Tag Archives: Vietnam War

Thoughts on The Things They Carried

The Things They Carried

Earlier this week, my colleague Holly wrote about how we’re going big with the Big Read.  I’m excited about these upcoming events here at the Library and especially about Tim O’Brien’s The Things They Carried as the 2014 book selection.

Maybe I shouldn’t admit this, but when my friend Kim of the excellently-named blog Sophisticated Dorkiness organized a The Things They Carried blogger read-along several years ago, I wanted no part of it.  Even though Kim and I have similar literary tastes (we’re nonfiction junkies). I mean, if your literary diet is similar to mine, you’re not going to readily pick up a “war book.”  Plus, with all I had going on in my life at the time, I wasn’t in the mood for “tough reading.”

Then someone else told me how remarkable this book was. And then someone else. And then my library had a display that mentioned The Things They Carried as being an American novel that everyone should read.

So, I caved.

And I’m so glad I did.

Yes, it’s a hard subject matter, one that most of us would like to avoid.  Yes, there are some tough, heart-wrenching scenes and descriptions.  But Tim O’Brien’s writing?

Absolutely breathtaking.

“To generalize about war is like generalizing about peace. Almost everything is true.  Almost nothing is true. At its core, perhaps, war is just another name for death, and yet any soldier will tell you, if he tells the truth, that proximity to death brings with it a corresponding proximity to life. After a firefight, there is always the immense pleasure of aliveness. The trees are alive. The grass, the soil – everything. All around you things are purely living, and you among them, and the aliveness makes you tremble. You feel an intense, out-of-the-skin awareness of your living self – your truest self, the human being you want to be and then become by the force of wanting it. In the midst of evil you want to be a good man. You want decency. You want justice and courtesy and human concord, things you never knew you wanted. There is a kind of largeness to it, a kind of godliness. Though it’s odd, you’re never more alive than when you’re almost dead. You recognize what’s valuable. Freshly, as if for the first time, you love what’s best in yourself and in the world, all that might be lost.” (pg. 77-78)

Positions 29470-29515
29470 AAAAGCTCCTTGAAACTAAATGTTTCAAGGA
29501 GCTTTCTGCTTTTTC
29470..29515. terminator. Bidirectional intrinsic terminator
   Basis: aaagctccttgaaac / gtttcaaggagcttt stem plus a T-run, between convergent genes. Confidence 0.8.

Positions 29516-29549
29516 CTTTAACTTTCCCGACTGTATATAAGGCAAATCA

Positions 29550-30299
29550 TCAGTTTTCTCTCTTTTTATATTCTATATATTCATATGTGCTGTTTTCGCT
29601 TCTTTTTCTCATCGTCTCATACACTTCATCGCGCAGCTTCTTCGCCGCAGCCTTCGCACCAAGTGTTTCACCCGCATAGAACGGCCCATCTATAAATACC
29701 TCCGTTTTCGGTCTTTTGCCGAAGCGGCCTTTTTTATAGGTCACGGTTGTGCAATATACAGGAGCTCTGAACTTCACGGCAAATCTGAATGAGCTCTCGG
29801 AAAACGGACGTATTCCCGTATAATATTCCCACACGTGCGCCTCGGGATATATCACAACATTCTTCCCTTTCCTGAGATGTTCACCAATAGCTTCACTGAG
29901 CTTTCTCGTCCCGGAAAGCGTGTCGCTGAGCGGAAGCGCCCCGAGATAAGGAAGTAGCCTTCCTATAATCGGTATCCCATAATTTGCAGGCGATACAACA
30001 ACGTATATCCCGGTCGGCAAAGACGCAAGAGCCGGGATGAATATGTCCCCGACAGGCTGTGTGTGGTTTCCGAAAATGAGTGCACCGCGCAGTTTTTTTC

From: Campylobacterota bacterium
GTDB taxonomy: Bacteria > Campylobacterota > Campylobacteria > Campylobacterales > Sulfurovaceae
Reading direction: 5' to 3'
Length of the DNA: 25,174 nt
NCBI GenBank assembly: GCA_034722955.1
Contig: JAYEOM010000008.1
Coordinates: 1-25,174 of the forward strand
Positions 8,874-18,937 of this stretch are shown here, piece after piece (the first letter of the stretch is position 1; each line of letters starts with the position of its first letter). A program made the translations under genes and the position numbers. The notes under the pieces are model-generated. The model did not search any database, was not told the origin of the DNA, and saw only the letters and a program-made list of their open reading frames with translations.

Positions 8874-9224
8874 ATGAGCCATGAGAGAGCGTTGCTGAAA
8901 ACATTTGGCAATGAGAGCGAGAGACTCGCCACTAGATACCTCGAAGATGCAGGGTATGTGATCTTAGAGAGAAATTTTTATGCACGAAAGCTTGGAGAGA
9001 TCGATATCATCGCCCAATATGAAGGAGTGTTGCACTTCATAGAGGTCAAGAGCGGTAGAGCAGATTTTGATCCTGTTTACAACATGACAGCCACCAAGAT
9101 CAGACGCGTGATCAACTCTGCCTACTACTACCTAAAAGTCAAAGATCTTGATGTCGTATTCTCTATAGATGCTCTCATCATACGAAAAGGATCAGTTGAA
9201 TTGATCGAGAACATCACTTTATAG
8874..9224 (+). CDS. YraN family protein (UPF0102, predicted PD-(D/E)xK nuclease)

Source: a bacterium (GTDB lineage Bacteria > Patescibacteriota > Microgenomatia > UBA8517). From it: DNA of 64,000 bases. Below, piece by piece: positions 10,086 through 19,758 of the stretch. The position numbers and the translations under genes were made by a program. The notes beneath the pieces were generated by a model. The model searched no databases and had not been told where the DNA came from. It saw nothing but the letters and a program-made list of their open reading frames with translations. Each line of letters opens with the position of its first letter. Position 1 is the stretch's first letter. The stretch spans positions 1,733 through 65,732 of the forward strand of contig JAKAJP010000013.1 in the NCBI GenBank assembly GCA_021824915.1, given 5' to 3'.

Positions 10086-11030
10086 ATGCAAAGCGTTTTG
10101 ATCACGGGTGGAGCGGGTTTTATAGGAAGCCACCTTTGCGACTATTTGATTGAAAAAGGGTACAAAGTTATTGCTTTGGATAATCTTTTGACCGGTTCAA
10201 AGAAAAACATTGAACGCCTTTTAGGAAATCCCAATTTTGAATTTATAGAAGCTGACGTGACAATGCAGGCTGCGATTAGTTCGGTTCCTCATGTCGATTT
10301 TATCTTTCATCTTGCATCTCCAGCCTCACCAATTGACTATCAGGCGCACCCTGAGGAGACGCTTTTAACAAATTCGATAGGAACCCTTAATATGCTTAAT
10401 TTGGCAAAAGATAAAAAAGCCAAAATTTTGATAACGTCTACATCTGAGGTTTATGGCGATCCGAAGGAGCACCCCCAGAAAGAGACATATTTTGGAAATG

Is that not spectacular?

I want to elaborate for a minute on this part: “Almost everything is true. Almost nothing is true. At its core, perhaps, war is just another name for death, and yet any soldier will tell you, if he tells the truth, that proximity to death brings with it a corresponding proximity to life.” 

 To me, those three sentences are the very core of this book. The Things They Carried has an element of mystery about it, because while it is billed as “A Work of Fiction by Tim O’Brien,” it reads very much like a memoir due in large part to O’Brien including himself as a character in the book.  That leads the reader, including myself, to wonder how much of the story is true and how much isn’t.

O’Brien uses this technique brilliantly and, I believe, on purpose.  I was born in spring 1969, so I draw my Vietnam references from books and movies, from Billy Joel’s “Goodnight Saigon” played (and sung) too loudly in a college dorm, from my uncle who returned forever changed. By using this literary device of purposefully not telling his reader what is true and what is not, O’Brien is making a similar statement on the nebulous and confusing times of which he writes.